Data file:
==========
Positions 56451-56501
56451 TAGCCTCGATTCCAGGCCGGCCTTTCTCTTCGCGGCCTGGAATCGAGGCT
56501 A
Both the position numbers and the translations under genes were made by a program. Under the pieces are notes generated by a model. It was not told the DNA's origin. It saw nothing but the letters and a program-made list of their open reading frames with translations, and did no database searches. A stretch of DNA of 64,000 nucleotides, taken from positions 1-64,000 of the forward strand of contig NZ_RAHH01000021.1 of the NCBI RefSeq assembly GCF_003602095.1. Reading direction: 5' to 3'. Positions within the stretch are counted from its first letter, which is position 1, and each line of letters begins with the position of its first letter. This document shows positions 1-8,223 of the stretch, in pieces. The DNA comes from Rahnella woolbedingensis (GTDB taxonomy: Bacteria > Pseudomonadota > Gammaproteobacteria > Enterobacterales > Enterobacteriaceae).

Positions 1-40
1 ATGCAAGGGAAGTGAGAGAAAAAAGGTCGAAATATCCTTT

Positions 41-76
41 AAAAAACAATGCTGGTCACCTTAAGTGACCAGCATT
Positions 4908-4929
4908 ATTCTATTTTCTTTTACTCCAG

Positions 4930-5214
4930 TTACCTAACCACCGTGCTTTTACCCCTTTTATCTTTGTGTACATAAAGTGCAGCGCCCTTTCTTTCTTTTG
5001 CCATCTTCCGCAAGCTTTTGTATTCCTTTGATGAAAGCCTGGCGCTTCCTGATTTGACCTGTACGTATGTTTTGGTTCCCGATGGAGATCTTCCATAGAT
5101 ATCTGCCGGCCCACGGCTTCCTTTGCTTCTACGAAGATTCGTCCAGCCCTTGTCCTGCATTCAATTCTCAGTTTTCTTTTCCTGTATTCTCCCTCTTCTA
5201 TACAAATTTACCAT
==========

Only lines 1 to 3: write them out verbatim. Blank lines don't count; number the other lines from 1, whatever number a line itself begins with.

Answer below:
Positions 56451-56501
56451 TAGCCTCGATTCCAGGCCGGCCTTTCTCTTCGCGGCCTGGAATCGAGGCT
56501 A